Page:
Through the Window of a Train
4 stars (out of 5)
With a lineup that’s been remarkably stable since 1995’s debut masterpiece It’s a Long, Long Road, it’s no wonder that Blue Highway has been able to craft a sound that’s one of the most distinctive of it’s era.
Bassist Wayne Taylor’s criminally unheralded lead vocals and Rob Ickes’ panoramic Dobro playing are the most noticable parts of that sound.
But then you have Tim Stafford (lead guitar) and Shawn Lane (mandolin, fiddle) and Jason Burleson (banjo, guitar, mandolin), all remarkable instrumentalists and harmony singers.
Lane and Stafford are also fine lead singers, giving Blue Highway the same sort of vocal versatility that The Band had.
Through the Window of a Train makes their signature sound even more personal, with each of a dozen tracks written or co-written by a member of the band.
Lane’s lead vocal and the straight-ahead grass of “Life of a Travelin’ Man” is, both lyrically and musically, a perfect tone-setter for other tales to follow of men going somewhere they may or may not want to be.
Burleson’s banjo rings out on his instrumental “The North Cove” and on Stafford’s “Blues on Blues,” Lane’s “Sycamore Hollow” and the Taylor/Lane duet “Just Another Gravel in the Road.”
On the title track and “A Week from Today,” which seems to have been inspired by a character in The Shawshank Redemption, Taylor nails the nostalgic vocal, avoiding the sappiness that traps so many bluegrass singers.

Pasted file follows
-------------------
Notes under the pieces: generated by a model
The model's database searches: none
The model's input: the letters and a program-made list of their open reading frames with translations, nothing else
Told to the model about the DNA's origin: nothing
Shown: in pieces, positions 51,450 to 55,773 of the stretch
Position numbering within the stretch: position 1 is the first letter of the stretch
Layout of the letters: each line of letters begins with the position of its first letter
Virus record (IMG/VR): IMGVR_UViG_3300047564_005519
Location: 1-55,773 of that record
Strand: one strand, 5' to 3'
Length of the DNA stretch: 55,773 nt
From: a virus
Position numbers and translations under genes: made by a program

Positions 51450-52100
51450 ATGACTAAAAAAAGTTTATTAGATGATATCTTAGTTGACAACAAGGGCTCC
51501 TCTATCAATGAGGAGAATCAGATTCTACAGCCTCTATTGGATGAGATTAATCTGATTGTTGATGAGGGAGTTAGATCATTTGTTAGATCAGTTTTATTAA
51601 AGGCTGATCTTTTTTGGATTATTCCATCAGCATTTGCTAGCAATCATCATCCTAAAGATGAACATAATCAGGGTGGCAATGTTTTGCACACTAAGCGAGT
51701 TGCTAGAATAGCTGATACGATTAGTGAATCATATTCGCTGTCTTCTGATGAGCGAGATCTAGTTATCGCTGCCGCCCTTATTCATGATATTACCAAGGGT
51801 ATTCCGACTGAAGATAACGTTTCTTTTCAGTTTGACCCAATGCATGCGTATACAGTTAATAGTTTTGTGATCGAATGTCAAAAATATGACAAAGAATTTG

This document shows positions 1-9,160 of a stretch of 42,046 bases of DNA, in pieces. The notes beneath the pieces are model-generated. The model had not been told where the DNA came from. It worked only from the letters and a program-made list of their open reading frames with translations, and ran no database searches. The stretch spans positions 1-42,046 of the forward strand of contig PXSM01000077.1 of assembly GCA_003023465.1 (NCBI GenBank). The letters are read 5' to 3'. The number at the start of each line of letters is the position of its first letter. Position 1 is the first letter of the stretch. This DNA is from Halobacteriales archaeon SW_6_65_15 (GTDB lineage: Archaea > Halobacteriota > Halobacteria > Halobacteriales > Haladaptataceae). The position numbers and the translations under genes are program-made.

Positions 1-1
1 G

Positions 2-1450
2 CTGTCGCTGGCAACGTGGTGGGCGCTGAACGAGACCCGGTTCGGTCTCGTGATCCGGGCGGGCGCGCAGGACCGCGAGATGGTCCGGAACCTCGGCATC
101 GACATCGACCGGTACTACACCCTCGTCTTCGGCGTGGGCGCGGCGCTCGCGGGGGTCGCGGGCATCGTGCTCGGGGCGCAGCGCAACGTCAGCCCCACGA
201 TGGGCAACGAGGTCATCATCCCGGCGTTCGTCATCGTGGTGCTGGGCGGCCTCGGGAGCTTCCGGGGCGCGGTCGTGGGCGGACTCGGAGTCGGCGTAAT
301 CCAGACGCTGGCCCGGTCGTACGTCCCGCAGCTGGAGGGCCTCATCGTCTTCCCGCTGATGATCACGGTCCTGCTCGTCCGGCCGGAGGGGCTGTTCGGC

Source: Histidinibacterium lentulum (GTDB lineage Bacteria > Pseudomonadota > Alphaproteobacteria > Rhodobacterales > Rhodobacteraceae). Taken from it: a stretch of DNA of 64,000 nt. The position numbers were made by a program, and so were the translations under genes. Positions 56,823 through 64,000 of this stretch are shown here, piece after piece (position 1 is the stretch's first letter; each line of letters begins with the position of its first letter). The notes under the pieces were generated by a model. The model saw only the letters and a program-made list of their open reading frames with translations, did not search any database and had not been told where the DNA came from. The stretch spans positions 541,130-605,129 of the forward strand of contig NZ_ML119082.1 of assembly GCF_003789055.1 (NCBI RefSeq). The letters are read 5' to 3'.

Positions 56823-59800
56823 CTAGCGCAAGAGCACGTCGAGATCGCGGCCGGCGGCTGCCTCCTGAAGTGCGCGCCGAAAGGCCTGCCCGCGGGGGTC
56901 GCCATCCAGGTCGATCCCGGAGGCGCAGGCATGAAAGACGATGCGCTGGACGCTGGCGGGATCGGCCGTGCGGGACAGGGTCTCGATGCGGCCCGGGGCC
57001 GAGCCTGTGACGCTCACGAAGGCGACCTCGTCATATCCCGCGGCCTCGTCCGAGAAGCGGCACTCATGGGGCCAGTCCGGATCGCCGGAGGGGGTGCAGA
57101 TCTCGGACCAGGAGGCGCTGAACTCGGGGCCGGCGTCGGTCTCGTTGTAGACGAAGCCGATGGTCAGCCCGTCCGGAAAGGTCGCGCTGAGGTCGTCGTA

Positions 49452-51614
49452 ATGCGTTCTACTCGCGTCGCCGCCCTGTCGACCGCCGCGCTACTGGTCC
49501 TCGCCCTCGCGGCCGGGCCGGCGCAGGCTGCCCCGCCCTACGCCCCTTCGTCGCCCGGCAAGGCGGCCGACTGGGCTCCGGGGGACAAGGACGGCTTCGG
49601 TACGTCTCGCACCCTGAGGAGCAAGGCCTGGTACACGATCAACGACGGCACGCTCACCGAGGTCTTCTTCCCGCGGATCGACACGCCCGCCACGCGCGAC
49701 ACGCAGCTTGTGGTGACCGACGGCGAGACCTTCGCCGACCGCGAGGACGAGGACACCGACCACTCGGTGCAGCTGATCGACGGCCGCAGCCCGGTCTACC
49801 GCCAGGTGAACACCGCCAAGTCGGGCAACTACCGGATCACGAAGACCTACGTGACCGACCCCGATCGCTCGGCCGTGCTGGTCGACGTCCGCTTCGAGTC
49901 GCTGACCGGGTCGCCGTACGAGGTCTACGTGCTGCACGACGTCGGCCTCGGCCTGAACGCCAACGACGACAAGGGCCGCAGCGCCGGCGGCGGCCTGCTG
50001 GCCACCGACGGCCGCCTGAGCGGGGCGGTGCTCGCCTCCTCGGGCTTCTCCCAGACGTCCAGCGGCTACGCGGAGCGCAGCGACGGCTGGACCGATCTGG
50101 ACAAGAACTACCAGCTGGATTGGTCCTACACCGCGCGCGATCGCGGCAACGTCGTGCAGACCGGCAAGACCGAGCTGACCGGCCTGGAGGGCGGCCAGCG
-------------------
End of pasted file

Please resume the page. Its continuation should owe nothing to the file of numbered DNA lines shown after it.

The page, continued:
Taylor also sounds great on “Homeless Man,”about a Vietnam War veteran, though “Two Soldiers” is more emotionally powerful. Co-written and sung by Stafford, who kicks it off with a gorgeous guitar filigree, the story two servicemen who personally deliver death notices every day, is a fresher and more immediate message.
While everything on this project meets the high standard Blue Highway fans come to expect, there are two cuts sure to become favorite radio and festival requests: Lane’s lighthearted, but sincere gospel quartet “V-bottom Boat,” which has both the narrator and Noah happy to go to Heaven as long as they get to do a little fishin’ on the way and “My Ropin’ Days are Done,” a modern-day cowboy ballad written by Staffor and Bobby Starnes, that George Strait wishes he could sing as good as Wayne Taylor.
by Aaron Keith Harris